Refilling primer tubes is tedious, but seems to be about the same "pace" as the rest of reloading on the 550b. If you want real production, get a fully-equipped 1050 and a motorized primer tube filler... :)

Meta
January 16, 2013, 10:19 AM
I have two 650's and one 550. Save up a few extra bucks and buy the 650 with casefeeder. It's just, well, better. Rarely will you find someone who has both yet prefers the 550 over the 650. It's safer too with the auto indexing feature. Better by far to have a squib load than a double charge. Both are virtually impossible on a 650, while both are much more likely on a 550.

Maj Dad
January 25, 2013, 11:51 AM
+1 on the 650 - if I were to do it all over, I would have gotten the 650. Love the 550, but the 650 is an order of magnitude above it (and anything the other manufacturers have)...

Oldgoat03
January 25, 2013, 12:22 PM
I too moved from the Lee Turret to a progressive and after much research I ended up with the Dillon SDB. If you are just loading straight walled pistol they are hard to beat. I have tool heads set up for 9mm, 38.357, .40, 45ACP and 44Mag. I just got a 2nd machine (used - good price) so I can leave one dedicated to large primer. This is truly over kill because it isn't difficult to change primers sizes on the SDB.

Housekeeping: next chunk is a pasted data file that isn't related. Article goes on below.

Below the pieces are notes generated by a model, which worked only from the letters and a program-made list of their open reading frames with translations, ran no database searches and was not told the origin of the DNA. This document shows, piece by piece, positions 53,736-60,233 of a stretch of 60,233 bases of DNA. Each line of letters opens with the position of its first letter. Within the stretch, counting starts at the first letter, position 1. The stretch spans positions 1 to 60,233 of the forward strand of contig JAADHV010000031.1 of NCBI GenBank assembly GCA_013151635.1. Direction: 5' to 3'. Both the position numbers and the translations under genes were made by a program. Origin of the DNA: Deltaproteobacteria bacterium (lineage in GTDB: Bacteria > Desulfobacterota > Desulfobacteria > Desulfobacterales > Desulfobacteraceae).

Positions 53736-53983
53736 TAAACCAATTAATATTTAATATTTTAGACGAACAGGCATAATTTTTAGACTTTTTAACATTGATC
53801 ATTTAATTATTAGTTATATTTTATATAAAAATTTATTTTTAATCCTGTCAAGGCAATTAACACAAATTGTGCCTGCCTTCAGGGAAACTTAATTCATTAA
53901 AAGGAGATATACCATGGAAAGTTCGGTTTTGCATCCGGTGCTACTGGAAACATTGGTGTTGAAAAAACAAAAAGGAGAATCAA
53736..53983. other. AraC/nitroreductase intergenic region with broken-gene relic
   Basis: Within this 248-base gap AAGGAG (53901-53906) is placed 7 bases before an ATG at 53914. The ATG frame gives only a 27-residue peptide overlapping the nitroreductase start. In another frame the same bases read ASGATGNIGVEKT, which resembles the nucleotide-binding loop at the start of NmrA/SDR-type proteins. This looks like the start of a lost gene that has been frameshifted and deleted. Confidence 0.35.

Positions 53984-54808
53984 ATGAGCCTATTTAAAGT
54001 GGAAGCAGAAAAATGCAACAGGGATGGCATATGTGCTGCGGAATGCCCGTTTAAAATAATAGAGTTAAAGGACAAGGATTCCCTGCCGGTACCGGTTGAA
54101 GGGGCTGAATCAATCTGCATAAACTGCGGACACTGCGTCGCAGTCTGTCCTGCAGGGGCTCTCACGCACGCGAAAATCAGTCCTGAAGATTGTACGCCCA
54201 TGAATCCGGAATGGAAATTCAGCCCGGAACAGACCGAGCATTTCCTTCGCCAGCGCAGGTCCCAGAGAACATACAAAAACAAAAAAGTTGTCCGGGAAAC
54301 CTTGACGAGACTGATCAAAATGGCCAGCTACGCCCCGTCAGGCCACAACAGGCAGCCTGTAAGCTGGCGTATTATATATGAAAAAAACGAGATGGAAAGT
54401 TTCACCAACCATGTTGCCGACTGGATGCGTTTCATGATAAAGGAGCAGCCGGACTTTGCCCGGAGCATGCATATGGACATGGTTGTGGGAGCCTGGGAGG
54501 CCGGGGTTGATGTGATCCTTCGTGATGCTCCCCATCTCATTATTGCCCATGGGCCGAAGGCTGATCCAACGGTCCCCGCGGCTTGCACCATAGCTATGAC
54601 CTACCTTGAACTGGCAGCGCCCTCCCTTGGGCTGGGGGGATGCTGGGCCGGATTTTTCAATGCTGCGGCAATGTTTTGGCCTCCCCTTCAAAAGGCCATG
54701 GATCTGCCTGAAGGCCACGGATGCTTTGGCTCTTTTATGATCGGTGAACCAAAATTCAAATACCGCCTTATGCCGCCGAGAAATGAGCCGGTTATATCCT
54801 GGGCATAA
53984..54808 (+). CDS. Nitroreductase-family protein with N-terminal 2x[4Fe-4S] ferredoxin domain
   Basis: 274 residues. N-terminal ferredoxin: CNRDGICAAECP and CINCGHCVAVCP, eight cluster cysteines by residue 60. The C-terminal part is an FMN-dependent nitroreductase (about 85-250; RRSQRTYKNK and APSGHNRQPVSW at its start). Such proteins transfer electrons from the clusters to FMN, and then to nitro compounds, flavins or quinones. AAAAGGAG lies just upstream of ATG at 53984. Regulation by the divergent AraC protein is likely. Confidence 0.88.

If I were loading high volume rifle also I'd get the 550. If low volume just keep using your Lee Turret for rifle and consider the SDB for pistol.

You really can't go wrong with any dillon.

Enjoy whatever you get.

Ken70
January 25, 2013, 02:38 PM
How much do you want for your Loadmaster???